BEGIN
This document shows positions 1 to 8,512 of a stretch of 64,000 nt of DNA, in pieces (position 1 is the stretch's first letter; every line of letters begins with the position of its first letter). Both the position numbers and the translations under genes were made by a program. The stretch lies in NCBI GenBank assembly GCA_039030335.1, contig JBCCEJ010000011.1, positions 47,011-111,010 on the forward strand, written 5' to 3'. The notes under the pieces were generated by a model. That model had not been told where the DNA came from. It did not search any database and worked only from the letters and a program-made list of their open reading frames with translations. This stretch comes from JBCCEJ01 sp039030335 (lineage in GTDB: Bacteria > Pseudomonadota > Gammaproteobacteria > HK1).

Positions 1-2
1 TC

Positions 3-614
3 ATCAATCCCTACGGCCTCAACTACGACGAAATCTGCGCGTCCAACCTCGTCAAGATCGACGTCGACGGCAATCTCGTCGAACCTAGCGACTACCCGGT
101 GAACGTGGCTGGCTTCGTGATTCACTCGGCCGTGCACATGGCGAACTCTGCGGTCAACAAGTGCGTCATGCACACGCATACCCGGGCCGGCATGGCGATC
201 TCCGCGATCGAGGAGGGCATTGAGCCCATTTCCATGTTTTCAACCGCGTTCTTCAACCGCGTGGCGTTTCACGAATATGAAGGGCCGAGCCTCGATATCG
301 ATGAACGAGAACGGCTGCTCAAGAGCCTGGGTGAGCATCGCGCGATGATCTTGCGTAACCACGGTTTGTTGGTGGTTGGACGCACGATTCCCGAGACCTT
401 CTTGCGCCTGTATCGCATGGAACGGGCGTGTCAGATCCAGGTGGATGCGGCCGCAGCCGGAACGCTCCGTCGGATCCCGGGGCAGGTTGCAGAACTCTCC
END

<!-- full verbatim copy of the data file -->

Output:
This document shows positions 1 to 8,512 of a stretch of 64,000 nt of DNA, in pieces (position 1 is the stretch's first letter; every line of letters begins with the position of its first letter). Both the position numbers and the translations under genes were made by a program. The stretch lies in NCBI GenBank assembly GCA_039030335.1, contig JBCCEJ010000011.1, positions 47,011-111,010 on the forward strand, written 5' to 3'. The notes under the pieces were generated by a model. That model had not been told where the DNA came from. It did not search any database and worked only from the letters and a program-made list of their open reading frames with translations. This stretch comes from JBCCEJ01 sp039030335 (lineage in GTDB: Bacteria > Pseudomonadota > Gammaproteobacteria > HK1).

Positions 1-2
1 TC

Positions 3-614
3 ATCAATCCCTACGGCCTCAACTACGACGAAATCTGCGCGTCCAACCTCGTCAAGATCGACGTCGACGGCAATCTCGTCGAACCTAGCGACTACCCGGT
101 GAACGTGGCTGGCTTCGTGATTCACTCGGCCGTGCACATGGCGAACTCTGCGGTCAACAAGTGCGTCATGCACACGCATACCCGGGCCGGCATGGCGATC
201 TCCGCGATCGAGGAGGGCATTGAGCCCATTTCCATGTTTTCAACCGCGTTCTTCAACCGCGTGGCGTTTCACGAATATGAAGGGCCGAGCCTCGATATCG
301 ATGAACGAGAACGGCTGCTCAAGAGCCTGGGTGAGCATCGCGCGATGATCTTGCGTAACCACGGTTTGTTGGTGGTTGGACGCACGATTCCCGAGACCTT
401 CTTGCGCCTGTATCGCATGGAACGGGCGTGTCAGATCCAGGTGGATGCGGCCGCAGCCGGAACGCTCCGTCGGATCCCGGGGCAGGTTGCAGAACTCTCC